Factors Affecting the Bioavailability and Metabolism of Vitamin A and Its Precursors

  • James Allen Olson
Part of the Nutrition and Food Science book series (NFS, volume 3)


In dealing with the problem of vitamin A deficiency in preschool children, the dietary intake required to satisfy the needs of a child for growth and the prevention of clinical symptoms of vitamin A deficiency should obviously be defined. At first glance, we are seeking a specific number, which appears to be a simple, easily resolvable task. In actuality, it is not a simple task at all, because the number keeps changing as a result of five major factors: 1) the bioavailability of vitamin A and its precursors in the diet, 2) nutrient interaction, 3) the presence, length, and severity of disease, 4) metabolic parameters — and in particular storage efficiency, the turnover of reserves, and recycling efficiency, and 5) statistical considerations. I wish first to consider each of these major factors, and then to suggest a new approach to vitamin A nutriture which might allow simplification of many of the complexities involved in assessing their importance.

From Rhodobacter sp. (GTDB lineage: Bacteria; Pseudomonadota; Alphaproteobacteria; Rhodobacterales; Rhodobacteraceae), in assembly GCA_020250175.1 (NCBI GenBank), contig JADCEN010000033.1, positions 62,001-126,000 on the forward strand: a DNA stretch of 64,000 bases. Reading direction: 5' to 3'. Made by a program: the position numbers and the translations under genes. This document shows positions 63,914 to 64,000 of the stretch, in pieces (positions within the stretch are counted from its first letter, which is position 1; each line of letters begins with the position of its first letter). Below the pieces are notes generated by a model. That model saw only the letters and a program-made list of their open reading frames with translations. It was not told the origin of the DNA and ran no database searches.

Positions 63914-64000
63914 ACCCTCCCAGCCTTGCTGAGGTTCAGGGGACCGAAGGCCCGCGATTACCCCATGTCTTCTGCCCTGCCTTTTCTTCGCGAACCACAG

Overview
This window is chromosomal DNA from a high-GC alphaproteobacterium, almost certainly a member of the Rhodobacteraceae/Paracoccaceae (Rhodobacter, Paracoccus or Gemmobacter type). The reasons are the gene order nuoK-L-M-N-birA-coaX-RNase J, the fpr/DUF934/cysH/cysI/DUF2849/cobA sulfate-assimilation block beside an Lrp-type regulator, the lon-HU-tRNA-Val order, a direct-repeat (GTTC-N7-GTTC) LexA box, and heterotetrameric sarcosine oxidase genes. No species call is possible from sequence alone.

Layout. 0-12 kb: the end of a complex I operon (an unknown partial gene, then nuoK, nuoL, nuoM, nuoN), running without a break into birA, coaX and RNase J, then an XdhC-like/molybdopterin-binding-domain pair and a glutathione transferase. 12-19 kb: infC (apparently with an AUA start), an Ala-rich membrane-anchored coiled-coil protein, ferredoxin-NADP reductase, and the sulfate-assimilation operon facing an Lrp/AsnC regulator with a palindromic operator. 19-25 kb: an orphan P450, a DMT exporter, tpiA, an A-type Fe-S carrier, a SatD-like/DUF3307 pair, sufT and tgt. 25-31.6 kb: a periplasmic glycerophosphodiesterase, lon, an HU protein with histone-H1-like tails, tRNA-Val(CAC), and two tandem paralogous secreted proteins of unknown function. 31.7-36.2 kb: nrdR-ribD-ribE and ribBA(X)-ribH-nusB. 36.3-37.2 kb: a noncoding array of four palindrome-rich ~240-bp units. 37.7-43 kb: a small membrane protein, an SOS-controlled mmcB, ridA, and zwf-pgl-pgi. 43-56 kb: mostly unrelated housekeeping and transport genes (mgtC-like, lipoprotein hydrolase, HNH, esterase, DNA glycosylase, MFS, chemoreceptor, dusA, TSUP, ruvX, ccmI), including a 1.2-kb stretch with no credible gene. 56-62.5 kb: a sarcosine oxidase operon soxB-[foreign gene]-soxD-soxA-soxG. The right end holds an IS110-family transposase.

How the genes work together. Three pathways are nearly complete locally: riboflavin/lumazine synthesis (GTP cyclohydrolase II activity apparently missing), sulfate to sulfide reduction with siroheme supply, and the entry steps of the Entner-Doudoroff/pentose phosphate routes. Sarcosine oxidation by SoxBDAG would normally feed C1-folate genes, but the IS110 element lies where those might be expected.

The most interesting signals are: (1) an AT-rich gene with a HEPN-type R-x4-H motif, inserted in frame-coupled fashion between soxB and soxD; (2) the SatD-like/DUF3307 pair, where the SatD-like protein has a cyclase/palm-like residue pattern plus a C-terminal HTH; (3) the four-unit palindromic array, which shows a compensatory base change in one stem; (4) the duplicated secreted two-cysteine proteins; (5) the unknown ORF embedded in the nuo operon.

Retinol Binding Protein Protein Energy Malnutrition Retinyl Palmitate Retinyl Ester Carotenoid Intake 
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  1. NAS. Recommended Dietary Allowances, Eighth revised edition, Food and Nutrition Board, National Research Council, National Academy of Sciences, Washington, D.C., 1974.Google Scholar

Copyright information

© Springer Science+Business Media New York 1980

Authors and Affiliations

  • James Allen Olson
    • 1
  1. 1.Prof. of Biochemistry and BiophysicsIowa State UniversityAmesUSA

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